AB109 “transfers responsibility for supervising certain kinds of felony offenders and state prison parolees from state prisons and state parole agents to county jails and probation officers.”
Prop. 57 grants early release to “non-violent” offenders, except, “the drafters of that initiative never defined which crimes were ‘non-violent’” so “sex traffickers, rapists, abusive spouses and even drive-by shooters have qualified for early release under the state’s non-violent parole process,” prosecutors note.
Instead of being the expected “common-sense reforms to California’s wayward criminal justice system,” “Prop. 57 paved the way for early release of hardened felons, AB109 amended more than 500 criminal statutes, reduced penalties for parole violations, and shifted thousands of convicted felons from state prison to county jails.”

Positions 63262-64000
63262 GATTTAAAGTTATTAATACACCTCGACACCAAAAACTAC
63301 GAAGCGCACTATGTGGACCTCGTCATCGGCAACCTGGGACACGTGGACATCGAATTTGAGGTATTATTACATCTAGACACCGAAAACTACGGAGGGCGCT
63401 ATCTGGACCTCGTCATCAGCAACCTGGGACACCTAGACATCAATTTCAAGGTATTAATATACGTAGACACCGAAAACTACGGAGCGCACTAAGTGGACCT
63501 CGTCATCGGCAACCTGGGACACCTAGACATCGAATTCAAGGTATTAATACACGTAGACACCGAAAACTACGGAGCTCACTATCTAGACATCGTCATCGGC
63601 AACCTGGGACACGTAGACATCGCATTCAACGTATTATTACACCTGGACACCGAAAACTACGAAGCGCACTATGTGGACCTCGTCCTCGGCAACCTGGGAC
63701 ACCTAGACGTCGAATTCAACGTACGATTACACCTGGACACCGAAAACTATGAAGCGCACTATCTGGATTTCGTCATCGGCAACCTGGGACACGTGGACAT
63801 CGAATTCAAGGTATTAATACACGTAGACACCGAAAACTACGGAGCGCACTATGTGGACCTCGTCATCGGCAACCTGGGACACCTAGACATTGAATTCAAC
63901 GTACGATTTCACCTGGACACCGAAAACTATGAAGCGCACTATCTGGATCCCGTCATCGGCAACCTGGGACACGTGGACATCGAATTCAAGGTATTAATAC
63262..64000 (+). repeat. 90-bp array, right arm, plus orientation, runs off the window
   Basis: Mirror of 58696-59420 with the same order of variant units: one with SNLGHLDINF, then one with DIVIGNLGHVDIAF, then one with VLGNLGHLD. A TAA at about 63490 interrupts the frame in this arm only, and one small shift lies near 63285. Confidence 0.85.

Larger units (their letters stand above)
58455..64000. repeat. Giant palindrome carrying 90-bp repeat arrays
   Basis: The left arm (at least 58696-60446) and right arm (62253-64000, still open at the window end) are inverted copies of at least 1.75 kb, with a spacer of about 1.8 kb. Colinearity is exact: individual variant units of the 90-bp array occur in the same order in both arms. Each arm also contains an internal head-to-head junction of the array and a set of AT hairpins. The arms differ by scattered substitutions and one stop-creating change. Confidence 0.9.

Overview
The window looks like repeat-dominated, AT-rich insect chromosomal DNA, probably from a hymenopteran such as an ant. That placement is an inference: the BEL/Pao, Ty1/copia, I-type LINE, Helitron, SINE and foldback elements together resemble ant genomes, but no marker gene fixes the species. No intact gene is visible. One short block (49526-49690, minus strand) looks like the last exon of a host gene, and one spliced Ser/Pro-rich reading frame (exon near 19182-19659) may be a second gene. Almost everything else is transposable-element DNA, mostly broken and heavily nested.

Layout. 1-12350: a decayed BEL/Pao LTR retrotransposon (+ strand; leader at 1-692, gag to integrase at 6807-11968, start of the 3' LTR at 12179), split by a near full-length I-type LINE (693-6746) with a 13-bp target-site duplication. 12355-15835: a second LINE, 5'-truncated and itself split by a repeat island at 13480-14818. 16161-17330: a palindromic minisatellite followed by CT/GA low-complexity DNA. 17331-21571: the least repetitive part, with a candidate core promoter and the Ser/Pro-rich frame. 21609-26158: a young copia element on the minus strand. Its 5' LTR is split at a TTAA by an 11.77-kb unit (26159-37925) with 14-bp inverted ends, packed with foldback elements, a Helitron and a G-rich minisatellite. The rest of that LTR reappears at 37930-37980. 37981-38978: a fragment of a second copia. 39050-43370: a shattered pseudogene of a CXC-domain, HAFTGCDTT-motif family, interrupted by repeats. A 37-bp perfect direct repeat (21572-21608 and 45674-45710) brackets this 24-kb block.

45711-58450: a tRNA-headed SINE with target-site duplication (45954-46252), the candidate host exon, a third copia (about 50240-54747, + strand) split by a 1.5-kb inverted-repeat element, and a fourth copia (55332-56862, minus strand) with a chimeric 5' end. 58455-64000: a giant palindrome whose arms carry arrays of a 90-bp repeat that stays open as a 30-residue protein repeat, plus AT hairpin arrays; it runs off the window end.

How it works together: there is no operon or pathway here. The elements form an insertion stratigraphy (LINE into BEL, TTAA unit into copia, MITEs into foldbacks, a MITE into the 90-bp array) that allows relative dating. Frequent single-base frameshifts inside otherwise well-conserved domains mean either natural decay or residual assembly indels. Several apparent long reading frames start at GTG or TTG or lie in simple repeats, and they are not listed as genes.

Adding more insult to the injury, this past June, AB180 passed. It allows defendants to have all charges dropped and the collected evidence from their arrest trashed if the crime “was caused by a treatable mental disorder.”
Instead of going to jail, the offender gets treatment, “within the community.” A loophole nobody thought about allows mentally ill criminals to own firearms. “It was attached to the budget and when it passed, this bill passed without any scrutiny and it created mental health diversion,” Dan Dow, San Louis Obispo’s District Attorney recalls.
In more civilized states, those who commit crimes like child abuse or murder are stripped of the right to bear arms as they go through the system. In California, mentally ill people accused of the same crimes are taken out of the court system and treated in the community.